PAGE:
A new report suggests medical students are sometimes encouraged to breach informed consent guidelines by their supervisors.
The New Zealand Medical Association surveyed 93 final-year students at the University of Auckland, just over a third of the final year.
The peer-reviewed study indicates that the respondents were representative of the entire student population, matching age and gender distribution.
Most students admitted that they were not always compliant with consent guidelines.
The study focused particularly on sensitive procedures like breast, rectal or genital examinations. Across all those procedures, except for one, the majority of respondents admitted noncompliance.
The sole exception was in the case of non-birth-related pelvic examinations, which 85 per cent of respondents said they always performed with proper informed consent.
During breast examinations, on the other hand, only 17 per cent said they always sought consent.
Students noted that their clinical decisions were strongly influenced by their supervisors. Some said they were put under pressure to forgo informed consent, with one student noting that they were coerced into performing an unconsented rectal exam on an unconscious patient.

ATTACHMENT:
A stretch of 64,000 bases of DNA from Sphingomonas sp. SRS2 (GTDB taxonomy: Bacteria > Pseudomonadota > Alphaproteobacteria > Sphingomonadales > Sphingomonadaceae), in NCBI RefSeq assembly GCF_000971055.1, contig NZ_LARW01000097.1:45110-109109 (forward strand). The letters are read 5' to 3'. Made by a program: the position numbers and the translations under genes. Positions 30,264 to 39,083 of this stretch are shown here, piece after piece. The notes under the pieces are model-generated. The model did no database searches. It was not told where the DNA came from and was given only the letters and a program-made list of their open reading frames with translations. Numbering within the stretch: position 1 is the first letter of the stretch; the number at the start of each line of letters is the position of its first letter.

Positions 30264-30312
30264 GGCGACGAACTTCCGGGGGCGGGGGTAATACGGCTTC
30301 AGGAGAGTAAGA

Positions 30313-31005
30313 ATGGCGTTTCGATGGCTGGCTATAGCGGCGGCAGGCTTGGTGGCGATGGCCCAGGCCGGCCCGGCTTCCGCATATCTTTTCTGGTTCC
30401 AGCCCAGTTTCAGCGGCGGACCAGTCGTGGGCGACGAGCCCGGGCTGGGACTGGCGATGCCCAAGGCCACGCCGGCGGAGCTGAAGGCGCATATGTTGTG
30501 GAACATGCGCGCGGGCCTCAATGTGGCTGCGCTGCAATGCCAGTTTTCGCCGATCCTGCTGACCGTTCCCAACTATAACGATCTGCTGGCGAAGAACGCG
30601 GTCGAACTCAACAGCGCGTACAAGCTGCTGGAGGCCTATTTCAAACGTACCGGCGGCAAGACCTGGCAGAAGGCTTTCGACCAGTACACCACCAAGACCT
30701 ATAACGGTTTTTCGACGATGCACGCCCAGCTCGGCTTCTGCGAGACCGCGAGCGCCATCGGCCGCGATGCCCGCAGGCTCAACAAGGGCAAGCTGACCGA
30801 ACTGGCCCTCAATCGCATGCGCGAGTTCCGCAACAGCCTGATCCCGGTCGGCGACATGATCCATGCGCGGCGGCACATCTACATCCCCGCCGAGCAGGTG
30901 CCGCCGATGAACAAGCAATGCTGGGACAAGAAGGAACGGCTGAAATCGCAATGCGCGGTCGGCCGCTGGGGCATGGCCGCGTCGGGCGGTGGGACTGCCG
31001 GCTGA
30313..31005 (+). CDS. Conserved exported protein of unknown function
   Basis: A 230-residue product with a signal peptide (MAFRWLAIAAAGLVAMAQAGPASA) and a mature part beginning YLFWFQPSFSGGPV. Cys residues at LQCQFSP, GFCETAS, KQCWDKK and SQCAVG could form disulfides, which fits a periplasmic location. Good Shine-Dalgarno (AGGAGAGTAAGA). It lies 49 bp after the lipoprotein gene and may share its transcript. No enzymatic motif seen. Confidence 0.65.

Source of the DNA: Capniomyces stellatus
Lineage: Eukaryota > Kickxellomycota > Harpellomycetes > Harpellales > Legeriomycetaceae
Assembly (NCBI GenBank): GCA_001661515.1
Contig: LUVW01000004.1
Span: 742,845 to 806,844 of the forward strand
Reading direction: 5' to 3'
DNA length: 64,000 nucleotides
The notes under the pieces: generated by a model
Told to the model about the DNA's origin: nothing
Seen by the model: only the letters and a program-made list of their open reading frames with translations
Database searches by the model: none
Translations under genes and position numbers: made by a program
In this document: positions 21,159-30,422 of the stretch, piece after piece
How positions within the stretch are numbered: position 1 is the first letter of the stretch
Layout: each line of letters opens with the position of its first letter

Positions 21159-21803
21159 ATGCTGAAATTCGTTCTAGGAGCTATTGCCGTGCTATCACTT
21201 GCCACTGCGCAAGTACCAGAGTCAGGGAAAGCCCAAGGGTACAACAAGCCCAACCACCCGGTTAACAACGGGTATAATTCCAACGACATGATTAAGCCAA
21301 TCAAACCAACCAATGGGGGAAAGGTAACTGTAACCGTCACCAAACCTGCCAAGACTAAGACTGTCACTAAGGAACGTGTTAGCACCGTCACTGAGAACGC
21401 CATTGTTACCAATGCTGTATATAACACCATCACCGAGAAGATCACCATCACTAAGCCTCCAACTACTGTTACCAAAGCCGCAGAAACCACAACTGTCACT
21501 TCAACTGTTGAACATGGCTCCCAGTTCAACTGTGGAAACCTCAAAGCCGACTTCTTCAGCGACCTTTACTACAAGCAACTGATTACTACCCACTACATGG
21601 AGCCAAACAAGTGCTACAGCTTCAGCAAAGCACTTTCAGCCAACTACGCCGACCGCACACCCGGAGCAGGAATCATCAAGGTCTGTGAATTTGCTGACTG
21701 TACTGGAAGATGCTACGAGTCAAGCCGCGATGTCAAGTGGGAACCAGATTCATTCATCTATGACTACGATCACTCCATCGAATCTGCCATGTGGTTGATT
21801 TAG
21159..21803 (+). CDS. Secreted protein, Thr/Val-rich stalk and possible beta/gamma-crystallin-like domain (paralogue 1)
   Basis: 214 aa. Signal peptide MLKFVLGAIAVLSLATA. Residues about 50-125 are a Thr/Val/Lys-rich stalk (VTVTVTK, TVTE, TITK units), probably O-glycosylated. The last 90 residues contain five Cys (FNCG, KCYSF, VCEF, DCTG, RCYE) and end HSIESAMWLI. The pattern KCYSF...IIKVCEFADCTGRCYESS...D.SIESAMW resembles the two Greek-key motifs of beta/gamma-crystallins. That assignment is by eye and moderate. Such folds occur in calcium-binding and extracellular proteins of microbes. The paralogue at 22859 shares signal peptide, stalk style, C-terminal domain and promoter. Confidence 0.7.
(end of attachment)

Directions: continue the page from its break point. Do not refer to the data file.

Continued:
Students described some supervisors as being indifferent and unsupportive of the consent process. "I explained the university policy, but he wasn't concerned," wrote one student.
The report also points towards power imbalances, with respondents noting that they felt unable to challenge their seniors.
"I often felt unable or unwilling to question seniors even though I was aware that the consent process was not followed," wrote another.
The NZMA has suggested a review of the survey's findings to provide a safer environment for students and their patients.